Nadal wins a Spanish humdinger

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The Independent Online

There have been much longer matches, and matches with more finesse and variety. But yesterday's Rome Masters semi-final between Rafael Nadal and David Ferrer takes some beating for sheer, blistering competitiveness. Two boring Spanish clay-courters grinding it out on clay? Not a bit of it.

There have been much longer matches, and matches with more finesse and variety. But yesterday's Rome Masters semi-final between Rafael Nadal and David Ferrer takes some beating for sheer, blistering competitiveness. Two boring Spanish clay-courters grinding it out on clay? Not a bit of it.

Ferrer, the last Spanish player to defeat Nadal - in the quarter-final on the clay of Stuttgart last July - became the 14th Spaniard in a row to lose to him, but it was close enough for the hard-to-please spectators at the Foro Italico to rise to both players at the finish. They had seen 13 breaks of serve, each one earned by tenacity and fierce action.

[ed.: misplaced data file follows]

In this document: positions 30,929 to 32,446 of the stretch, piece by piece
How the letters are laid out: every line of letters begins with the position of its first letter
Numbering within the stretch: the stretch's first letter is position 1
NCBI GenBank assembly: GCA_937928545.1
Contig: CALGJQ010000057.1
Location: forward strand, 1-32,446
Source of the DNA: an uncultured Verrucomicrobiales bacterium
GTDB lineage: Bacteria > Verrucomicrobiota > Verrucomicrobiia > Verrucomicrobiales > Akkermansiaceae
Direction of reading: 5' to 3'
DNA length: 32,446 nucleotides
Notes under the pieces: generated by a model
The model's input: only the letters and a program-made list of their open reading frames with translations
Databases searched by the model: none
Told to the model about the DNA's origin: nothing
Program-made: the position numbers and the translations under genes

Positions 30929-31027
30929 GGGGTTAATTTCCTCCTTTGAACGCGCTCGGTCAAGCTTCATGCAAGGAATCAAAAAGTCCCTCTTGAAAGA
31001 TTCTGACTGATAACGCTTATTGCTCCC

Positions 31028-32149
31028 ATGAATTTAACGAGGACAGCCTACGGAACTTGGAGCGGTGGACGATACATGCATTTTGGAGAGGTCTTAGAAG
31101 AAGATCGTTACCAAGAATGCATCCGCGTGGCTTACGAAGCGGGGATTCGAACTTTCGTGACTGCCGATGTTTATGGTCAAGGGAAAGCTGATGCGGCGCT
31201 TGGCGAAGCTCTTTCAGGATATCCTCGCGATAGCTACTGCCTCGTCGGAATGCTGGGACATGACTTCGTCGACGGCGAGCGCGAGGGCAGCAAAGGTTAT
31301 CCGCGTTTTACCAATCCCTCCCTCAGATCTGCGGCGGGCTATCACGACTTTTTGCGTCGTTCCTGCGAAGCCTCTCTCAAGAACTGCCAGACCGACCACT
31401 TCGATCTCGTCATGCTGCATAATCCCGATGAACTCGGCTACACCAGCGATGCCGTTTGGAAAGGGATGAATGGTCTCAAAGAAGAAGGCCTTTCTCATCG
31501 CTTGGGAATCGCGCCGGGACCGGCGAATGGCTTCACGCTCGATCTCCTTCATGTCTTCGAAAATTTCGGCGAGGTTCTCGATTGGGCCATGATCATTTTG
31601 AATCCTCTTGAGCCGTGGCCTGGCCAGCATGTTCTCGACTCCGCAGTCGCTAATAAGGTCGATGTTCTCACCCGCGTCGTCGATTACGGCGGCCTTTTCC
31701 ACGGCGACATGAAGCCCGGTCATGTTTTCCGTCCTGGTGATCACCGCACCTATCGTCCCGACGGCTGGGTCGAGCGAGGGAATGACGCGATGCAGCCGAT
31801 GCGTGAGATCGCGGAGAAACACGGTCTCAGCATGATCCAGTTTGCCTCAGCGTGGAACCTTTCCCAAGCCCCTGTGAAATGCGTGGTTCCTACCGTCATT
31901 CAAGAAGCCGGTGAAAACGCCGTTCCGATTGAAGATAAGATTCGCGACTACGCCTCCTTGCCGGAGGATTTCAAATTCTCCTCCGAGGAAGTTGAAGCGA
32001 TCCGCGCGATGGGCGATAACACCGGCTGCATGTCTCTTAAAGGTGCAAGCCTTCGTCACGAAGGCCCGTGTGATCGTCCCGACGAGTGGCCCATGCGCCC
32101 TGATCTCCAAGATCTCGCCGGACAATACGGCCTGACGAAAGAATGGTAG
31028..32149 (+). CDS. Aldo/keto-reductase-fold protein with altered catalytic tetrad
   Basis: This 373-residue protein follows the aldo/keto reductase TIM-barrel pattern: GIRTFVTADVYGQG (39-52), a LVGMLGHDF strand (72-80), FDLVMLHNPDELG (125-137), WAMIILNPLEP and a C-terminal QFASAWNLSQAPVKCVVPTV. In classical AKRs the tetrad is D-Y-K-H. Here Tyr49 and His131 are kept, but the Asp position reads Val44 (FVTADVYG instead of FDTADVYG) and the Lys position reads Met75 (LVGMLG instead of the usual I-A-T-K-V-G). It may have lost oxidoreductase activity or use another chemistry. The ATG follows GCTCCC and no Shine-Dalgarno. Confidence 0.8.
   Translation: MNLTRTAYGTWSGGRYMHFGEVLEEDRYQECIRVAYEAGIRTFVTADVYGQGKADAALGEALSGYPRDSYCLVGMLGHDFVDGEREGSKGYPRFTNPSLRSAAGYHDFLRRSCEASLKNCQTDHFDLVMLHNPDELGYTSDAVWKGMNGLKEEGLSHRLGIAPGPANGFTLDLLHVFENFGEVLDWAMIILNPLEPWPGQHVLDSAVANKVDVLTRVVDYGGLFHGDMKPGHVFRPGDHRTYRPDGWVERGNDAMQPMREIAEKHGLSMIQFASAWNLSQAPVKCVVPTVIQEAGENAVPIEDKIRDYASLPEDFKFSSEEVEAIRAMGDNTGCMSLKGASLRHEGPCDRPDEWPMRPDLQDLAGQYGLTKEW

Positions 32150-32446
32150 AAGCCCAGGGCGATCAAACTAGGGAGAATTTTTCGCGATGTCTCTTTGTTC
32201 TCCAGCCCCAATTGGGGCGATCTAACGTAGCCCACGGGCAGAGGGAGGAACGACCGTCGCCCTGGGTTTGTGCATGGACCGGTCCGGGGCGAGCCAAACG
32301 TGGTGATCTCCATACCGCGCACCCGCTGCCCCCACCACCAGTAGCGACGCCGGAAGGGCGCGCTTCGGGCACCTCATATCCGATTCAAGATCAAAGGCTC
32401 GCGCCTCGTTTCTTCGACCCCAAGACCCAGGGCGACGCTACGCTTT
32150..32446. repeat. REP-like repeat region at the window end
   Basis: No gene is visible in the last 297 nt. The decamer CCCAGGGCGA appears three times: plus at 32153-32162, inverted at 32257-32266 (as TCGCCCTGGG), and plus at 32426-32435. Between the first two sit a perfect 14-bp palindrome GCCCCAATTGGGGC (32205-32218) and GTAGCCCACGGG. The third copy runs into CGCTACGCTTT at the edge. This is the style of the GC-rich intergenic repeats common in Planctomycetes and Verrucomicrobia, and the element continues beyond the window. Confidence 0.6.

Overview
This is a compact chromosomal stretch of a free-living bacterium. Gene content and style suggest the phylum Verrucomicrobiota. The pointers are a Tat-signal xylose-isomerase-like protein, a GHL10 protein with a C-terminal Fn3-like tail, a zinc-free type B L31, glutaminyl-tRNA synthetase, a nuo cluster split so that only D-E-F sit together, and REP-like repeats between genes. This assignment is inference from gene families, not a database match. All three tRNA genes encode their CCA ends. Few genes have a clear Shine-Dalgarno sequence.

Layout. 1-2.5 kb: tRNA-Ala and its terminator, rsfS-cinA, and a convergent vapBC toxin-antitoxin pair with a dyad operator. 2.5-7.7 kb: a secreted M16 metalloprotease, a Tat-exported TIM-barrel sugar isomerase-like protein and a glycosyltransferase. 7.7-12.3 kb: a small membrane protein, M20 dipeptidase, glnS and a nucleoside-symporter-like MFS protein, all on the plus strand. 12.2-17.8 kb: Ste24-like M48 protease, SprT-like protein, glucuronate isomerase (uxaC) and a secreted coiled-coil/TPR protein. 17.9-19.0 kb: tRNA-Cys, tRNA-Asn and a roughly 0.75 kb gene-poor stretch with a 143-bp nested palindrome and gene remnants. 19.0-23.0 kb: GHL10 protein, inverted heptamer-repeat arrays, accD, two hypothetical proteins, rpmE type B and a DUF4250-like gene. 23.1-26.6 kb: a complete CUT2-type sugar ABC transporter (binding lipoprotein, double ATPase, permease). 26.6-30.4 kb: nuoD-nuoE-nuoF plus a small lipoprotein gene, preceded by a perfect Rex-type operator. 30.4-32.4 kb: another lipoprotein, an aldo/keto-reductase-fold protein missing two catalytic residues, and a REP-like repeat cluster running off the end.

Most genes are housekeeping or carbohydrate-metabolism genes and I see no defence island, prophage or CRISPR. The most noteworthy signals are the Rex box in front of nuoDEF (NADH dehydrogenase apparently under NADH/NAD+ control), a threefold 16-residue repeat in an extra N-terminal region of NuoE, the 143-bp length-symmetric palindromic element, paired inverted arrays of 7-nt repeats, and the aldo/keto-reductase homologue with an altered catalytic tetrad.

The 18-year-old Nadal leapt for joy after the victory, 4-6, 6-4, 7-5, after two hours and 29 minutes. It was his 16th win in a row and took him into his third Masters Series final of the year.

Any question that the sturdy youngster from Majorca would wilt after so many matches was stilled as he fought his way back into the contest after losing a 4-2 lead in the opening set.

It will be instructive to see how much energy he has in reserve for today's best-of-five sets final against Argentina's Guillermo Coria - particularly as Nadal is one of the favourites over the marathon course at the French Open, starting a fortnight tomorrow. Coria defeated the 35-year-old Andre Agassi yesterday, 7-5, 7-6, winning all seven tie-break points.

Agassi later accused Coria of unsportsmanlike conduct over a line call in the opening set. "He held out a finger before the ball bounced, a circled the mark with his racket as if it was clearly out and then walked back into the court as if it wasn't even close," Agassi said. "That's unacceptable behaviour."

The 23-year-old Ferrer, ranked 18 places below Nadal, lost the opening two games but broke back to 4-4 and cracked Nadal's serve a second time to take the set in the 10th game.

Nadal also lost an early break in the second set, and the players exchanged two more breaks before Nadal made the decisive move in the ninth game. Ferrer dramatically saved two match points at 4-5 down, only to be broken in the next game.

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